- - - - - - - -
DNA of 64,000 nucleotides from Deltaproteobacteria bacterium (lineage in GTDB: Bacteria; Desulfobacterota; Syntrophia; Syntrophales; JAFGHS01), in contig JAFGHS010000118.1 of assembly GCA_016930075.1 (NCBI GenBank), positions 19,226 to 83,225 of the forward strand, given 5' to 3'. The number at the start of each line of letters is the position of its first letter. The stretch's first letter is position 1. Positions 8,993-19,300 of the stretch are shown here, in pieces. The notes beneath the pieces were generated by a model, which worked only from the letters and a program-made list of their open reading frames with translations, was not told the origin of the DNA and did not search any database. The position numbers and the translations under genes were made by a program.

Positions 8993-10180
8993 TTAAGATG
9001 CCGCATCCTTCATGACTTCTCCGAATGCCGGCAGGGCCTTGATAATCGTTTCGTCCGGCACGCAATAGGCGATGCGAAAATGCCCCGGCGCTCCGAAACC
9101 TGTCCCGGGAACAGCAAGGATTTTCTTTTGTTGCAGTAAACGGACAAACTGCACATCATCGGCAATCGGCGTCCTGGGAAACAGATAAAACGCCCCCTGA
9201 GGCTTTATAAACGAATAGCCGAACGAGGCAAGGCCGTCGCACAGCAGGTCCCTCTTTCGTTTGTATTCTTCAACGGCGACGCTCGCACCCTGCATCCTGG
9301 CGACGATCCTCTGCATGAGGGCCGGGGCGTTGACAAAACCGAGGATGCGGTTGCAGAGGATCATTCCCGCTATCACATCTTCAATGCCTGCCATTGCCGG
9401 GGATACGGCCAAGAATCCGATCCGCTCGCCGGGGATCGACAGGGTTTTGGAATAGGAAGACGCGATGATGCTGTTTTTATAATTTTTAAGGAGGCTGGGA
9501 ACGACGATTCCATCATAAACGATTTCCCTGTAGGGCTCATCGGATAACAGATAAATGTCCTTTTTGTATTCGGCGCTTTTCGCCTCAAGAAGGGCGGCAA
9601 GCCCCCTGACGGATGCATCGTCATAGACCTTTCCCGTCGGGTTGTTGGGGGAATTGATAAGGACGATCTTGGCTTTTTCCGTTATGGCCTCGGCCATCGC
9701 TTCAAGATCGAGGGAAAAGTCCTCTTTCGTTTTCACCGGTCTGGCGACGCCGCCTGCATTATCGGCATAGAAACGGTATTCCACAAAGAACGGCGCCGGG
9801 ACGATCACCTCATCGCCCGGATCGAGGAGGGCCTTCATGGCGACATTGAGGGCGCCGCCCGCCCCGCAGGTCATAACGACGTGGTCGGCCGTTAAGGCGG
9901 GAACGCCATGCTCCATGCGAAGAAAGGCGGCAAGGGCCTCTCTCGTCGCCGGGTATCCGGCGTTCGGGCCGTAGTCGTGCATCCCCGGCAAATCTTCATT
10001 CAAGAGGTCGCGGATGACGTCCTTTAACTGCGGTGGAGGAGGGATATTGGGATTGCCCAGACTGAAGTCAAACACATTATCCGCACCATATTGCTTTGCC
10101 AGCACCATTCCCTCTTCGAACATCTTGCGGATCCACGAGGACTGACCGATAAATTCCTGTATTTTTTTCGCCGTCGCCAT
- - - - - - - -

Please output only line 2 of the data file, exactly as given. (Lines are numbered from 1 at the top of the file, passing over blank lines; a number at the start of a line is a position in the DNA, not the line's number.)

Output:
Positions 8993-10180